Allow me to introduce myself – I’m Ivan and I’ve just been promoted to CFO here at Boise Cat Clinic.
You may remember me as Noodle’s assistant. Let me tell you, I was one lucky kitty to work with Noodle because I learned from the best! It’s my privilege to follow in his pawprints and I intend to honor and continue his legacy of educating and bringing you up to date on Catology – the study of all things Cat.
If you’ve read my bio, you know that I’m blind. But despite my lack of sight, I do have a vision and a view. And I’m really looking forward to sharing both with you.
It seems appropriate to begin our relationship by telling you a bit about blind cats. Let’s start with the causes of blindness in cats.
Cats can lose some or all of their sight for a variety of reasons. Infectious diseases such FIV, FeLV and toxoplasmosis can damage a cat’s eye as can cancer. We can also get cataracts or glaucoma just like humans and chronic hypertension e.g. high blood pressure, which is common in older kitties, can lead to blindness. Finally, injury to the eye can result in a kitty losing its sight or like in my case, cats can be born without eyes (or very small eyes).
Some causes of vision loss can be reversed or improved, so if there is a change in a cat’s sight, it’s important to see the doctor asap!
So, how do blind cats function? Well, I don’t mean to brag, but we are amazingly adaptable! We can do most if not all of the same things that you sighted cats do. We eat, use the litter box, climb cat trees, race through the house at top speed and find warm and cozy spots for napping. We love to play and toys that make noise are especially fun for us.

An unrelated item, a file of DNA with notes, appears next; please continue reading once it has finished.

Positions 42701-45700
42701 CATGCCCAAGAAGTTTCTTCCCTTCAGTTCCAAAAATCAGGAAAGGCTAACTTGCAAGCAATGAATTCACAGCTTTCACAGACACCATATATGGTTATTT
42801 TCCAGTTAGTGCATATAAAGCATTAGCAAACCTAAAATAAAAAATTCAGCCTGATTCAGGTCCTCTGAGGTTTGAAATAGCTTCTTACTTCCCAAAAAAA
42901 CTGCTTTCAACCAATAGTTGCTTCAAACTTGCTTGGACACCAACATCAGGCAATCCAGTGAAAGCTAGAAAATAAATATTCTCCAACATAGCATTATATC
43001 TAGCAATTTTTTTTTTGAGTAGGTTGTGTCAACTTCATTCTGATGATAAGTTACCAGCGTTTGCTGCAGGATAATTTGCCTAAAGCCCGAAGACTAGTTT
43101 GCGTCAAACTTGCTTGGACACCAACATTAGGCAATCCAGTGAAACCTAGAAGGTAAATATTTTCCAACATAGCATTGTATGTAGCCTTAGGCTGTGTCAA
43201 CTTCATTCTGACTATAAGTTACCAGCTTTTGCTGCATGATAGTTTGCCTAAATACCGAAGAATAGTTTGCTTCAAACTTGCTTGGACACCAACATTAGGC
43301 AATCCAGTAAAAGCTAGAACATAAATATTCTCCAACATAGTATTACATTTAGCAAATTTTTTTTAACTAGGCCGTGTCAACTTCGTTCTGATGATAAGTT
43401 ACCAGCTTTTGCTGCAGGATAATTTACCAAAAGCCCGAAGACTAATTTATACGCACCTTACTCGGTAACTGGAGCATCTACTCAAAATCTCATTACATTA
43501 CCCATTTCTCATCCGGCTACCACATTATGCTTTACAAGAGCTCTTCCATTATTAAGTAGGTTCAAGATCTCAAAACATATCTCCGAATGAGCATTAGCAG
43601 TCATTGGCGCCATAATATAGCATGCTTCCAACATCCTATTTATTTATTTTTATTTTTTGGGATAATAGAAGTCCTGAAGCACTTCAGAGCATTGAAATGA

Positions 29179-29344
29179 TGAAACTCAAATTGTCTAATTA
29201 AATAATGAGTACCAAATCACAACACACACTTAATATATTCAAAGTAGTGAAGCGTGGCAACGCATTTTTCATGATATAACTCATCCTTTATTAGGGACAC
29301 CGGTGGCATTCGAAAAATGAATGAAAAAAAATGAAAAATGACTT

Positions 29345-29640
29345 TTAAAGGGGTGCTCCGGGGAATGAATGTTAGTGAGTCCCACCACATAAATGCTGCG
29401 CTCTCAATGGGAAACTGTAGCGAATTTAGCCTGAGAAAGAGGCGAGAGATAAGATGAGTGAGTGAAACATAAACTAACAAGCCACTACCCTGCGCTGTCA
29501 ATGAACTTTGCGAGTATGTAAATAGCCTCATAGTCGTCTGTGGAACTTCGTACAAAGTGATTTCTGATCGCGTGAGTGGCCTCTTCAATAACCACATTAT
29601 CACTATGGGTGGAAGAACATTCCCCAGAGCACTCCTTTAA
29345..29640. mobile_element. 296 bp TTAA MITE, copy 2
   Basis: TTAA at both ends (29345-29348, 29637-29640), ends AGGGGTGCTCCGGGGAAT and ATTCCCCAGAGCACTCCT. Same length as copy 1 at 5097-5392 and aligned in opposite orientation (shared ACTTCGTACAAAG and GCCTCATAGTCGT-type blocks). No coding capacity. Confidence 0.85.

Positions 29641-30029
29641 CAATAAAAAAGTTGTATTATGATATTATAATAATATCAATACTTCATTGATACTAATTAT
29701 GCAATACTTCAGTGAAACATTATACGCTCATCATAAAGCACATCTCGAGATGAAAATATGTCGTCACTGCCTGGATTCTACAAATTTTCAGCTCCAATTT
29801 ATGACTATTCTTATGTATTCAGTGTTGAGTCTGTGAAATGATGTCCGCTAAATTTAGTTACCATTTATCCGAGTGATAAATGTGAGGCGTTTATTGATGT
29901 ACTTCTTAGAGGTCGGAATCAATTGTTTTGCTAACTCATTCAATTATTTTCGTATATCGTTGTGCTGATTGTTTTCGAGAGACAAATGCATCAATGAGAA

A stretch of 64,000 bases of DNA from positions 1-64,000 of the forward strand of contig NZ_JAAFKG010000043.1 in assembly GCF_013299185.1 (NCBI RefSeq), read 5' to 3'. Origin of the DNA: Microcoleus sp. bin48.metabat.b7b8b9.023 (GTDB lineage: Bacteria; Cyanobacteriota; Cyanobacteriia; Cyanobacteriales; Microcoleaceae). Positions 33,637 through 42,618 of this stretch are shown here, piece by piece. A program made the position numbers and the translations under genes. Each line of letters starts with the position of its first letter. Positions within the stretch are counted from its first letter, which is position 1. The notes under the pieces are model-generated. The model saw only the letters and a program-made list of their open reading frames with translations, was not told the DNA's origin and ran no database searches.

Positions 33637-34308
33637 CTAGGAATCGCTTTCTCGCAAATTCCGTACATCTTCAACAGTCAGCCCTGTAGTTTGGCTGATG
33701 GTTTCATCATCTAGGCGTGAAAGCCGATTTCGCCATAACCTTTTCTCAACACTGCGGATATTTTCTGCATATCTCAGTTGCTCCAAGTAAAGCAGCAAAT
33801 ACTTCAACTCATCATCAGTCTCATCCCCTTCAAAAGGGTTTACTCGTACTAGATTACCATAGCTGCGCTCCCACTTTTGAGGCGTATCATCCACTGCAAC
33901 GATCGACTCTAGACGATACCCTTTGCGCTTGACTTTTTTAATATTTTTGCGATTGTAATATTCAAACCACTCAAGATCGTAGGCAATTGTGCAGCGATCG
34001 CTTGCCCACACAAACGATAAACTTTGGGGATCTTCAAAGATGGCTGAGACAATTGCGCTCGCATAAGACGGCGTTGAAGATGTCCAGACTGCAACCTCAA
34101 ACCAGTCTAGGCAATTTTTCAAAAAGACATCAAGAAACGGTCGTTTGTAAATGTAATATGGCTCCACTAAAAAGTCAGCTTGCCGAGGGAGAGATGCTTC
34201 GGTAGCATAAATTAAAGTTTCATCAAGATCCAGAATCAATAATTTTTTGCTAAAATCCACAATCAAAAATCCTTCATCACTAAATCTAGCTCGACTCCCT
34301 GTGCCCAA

Just like humans, when one of our senses is no longer useful, we rely upon and develop others. In our case, we use our whiskers to navigate. We use our keen sense of smell to find our litter box, food and water. We memorize the texture under our feet to identify our location.
Humans can help us out by keeping things consistent as much as possible. Keeping the furniture and our food and water in the same spot is best and if someone picks up a blind kitty, they need to be sure to set us down in the exact same spot. It’s important that visitors to a home know that we are blind and that they need to talk to us and move slowly before any physical contact.
Finally remember that we are cats first, blind second.
Thanks for welcoming me to my new role. I’m looking forward to sharing my view with all of you.
Here’s looking at you, Kits!